The S&C is closed, perhaps for many months, whilst Network Rail and contractors Story deal with a massive landslip at Eden Brows, 8 miles south of Carlisle. Yesterday I had a chance to see for myself the extent of things - and it is huge.
This is me with Network Rail's Project Manager Rhiannon Price, right, me looking suitably worried.
You are getting old when Project Managers on jobs like this are both female and young - both very welcome societal changes. Geo-technical engineer Rhiannon has a Masters degree in Project management besides.
This was the first hint of trouble, back in early January when the up line started twisting:
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Now, more than 500,000 tons of Cumbria are on the move at the site and the up line is no more:
The picture above shows the landslip with the River Eden below and the railway line at the top right.
I have mentioned that we got a security camera set for Christmas (what DO you get for people who live in a water tower?). All four are now up and running and give us a great deal of pleasure between the alarm going off and actually getting out of bed. Here is what they show:
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Cam 1 shows the station drive, the station and the Forest of Bowland to the west
Cam 2 is aimed at Buckhaw Brow - the dip on the skyline
Number 3 looks north to Pen y Ghent behind the tree. If we cannot see Pen Y Ghent we know it's raining. If we can see it we know it's going to rain. The weather station on top of the pole tells us if the wind is blowing and where from.
Number 4 looks to Castleberg. The large building is Settle Conservative Club where Settle's Tories both go for their evening pint.
I should add that other cameras serve a more security orientated purpose. These things are becoming cheap as chips. Every home should have them.
Avid followers of the Blog - and I know there are one or two of you out there - may by now have recovered from reading about the passing of family dog Gunner (see 17th February 2016). Gunner's later years were spent peripatetically between Gerrards Cross, Giggleswick and Settle. At each place he had his special circle of trees, lamp posts and friends. Indeed two of his friends in Settle even sent us a Sympathy card - thank you Martin and Rachel.
Gunner has left a big hole in our lives - and a big plastic empty dog bed in the hall which will be quietly removed when it seems right.
Meantime our permanent resident dog Bess is missing Gunner a lot. Last evening en route to bed I saw that Bess had left six of her toys alongside Gunner's bed. Make of that what you will:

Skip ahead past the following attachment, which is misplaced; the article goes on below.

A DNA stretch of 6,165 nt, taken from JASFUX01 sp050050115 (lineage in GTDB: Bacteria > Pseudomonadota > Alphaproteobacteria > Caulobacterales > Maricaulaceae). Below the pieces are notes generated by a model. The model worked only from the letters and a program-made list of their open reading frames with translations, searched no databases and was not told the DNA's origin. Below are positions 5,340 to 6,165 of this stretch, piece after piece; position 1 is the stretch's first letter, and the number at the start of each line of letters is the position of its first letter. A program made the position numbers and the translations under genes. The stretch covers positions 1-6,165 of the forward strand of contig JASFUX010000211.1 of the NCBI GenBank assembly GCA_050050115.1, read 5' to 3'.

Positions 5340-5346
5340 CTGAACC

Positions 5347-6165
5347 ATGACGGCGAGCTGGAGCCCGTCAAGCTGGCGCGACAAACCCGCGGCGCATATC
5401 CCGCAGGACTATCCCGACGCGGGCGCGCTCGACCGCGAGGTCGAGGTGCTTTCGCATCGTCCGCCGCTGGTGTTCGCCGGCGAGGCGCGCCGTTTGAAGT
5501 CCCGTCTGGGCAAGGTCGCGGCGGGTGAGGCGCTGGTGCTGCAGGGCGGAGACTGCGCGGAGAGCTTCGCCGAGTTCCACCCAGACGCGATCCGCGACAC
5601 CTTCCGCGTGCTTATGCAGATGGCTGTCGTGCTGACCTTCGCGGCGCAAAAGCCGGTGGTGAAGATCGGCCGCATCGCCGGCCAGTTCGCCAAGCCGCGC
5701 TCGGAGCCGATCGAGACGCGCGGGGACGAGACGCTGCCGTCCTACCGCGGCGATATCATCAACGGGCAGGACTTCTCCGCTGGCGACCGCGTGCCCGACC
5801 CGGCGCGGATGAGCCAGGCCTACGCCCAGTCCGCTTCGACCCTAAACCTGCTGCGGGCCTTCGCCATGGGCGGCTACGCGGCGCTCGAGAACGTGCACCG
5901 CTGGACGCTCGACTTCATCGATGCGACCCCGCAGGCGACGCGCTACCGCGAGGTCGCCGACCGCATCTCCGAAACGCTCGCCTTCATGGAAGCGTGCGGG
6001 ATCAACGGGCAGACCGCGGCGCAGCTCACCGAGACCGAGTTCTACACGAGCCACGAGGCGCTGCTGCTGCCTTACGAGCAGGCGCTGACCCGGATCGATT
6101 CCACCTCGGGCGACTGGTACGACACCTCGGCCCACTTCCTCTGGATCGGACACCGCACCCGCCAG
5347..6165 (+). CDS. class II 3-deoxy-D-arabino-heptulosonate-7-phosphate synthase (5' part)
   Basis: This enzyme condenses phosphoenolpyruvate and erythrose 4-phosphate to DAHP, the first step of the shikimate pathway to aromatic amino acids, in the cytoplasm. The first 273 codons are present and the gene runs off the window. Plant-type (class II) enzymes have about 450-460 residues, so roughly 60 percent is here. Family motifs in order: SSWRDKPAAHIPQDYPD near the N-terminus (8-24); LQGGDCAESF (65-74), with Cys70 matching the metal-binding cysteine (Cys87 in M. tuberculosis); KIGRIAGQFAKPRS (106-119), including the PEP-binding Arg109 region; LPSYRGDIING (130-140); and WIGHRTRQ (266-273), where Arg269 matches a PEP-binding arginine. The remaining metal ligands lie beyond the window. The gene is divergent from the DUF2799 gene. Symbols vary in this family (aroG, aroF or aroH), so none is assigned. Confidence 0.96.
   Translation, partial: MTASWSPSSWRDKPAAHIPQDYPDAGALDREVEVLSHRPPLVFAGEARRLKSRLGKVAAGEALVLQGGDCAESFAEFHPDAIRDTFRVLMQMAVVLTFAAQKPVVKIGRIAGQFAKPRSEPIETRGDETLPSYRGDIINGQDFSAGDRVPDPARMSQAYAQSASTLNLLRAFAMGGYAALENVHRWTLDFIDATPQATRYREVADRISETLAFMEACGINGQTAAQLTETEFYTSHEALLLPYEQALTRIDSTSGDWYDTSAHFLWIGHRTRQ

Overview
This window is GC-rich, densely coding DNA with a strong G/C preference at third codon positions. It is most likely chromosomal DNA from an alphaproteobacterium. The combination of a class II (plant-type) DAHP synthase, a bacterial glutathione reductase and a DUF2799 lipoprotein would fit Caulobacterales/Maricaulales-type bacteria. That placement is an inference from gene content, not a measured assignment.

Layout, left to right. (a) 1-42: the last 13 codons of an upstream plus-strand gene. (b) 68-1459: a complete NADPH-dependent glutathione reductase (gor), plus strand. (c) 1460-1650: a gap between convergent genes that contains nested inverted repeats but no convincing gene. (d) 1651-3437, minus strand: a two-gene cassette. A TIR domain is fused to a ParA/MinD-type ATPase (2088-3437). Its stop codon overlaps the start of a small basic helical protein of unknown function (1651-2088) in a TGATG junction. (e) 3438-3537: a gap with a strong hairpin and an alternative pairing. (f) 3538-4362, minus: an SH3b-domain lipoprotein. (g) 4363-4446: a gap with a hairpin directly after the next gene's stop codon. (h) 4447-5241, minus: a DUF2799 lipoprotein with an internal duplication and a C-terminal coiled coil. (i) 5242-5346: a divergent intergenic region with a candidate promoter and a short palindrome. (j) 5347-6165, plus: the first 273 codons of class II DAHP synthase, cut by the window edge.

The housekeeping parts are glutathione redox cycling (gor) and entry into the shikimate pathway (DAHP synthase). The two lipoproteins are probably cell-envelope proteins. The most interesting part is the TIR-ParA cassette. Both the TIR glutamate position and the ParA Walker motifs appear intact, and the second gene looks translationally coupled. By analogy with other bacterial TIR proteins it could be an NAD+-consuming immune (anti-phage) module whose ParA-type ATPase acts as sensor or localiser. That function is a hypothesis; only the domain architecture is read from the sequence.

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Now come on, pull yourself together.
Here is Bess in daytime mode keeping a rather sleepy eye on the station drive from a water tower window. Sentimental old bitch.
These two delightful old photographs come courtesy of the Midland Railway Study Centre at Derby. Location unknown.
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And another one, nearer to home - Bradford Market Street, later Forster Square.
This looks to be a very early photograph. A scene straight out of Jericho. The water tank on the left looks rather small for such a location which seems to be undergoing transformation from Market Street to the much bigger and grander Bradford Forster Square Station.
Yesterday we said goodbye to our beautiful Gunner. We were only his family for the last three years of his life, but they were such a precious three years and we loved him so much. He was a gentle, happy chap. He sneezed and grinned and his ears stuck out when he was pleased to see you. He had the biggest paws ever. He thought that East Common was his exclusive place to go for a walk. He didn't eat his dinner until given permission. His widdles and his poos tended to be walking along affairs. He could widdle for yards and yards. He had a particular penchant for widdling on other people's suitcases at train stations. He loved strawberries. He would bring you a shoe or a slipper at every opportunity. He loved swimming in the sea. There is a beach in Cornwall that will forever be Gunner's Beach. He didn't like getting a bath. He patiently tolerated Ben getting into his bed with him and would gently rest his velvet chin on Ben's cheek. He was a people dog - as long as you were in his line of sight, he was happy. We were so blessed to have him in our family and we will never forget him. RIP Gunner 29th May 2004-15th February 2016.
click to enlarge - feet especially
Clockwise from top left:
1. Gunner on the day we got him from the Kennels - a sad story in itself, Gunner's original people had gone on holiday. On their return and before they could collect him from the kennels, Gunner's 'Mum' died. 'Dad', in poor health could not cope with Gunner alone.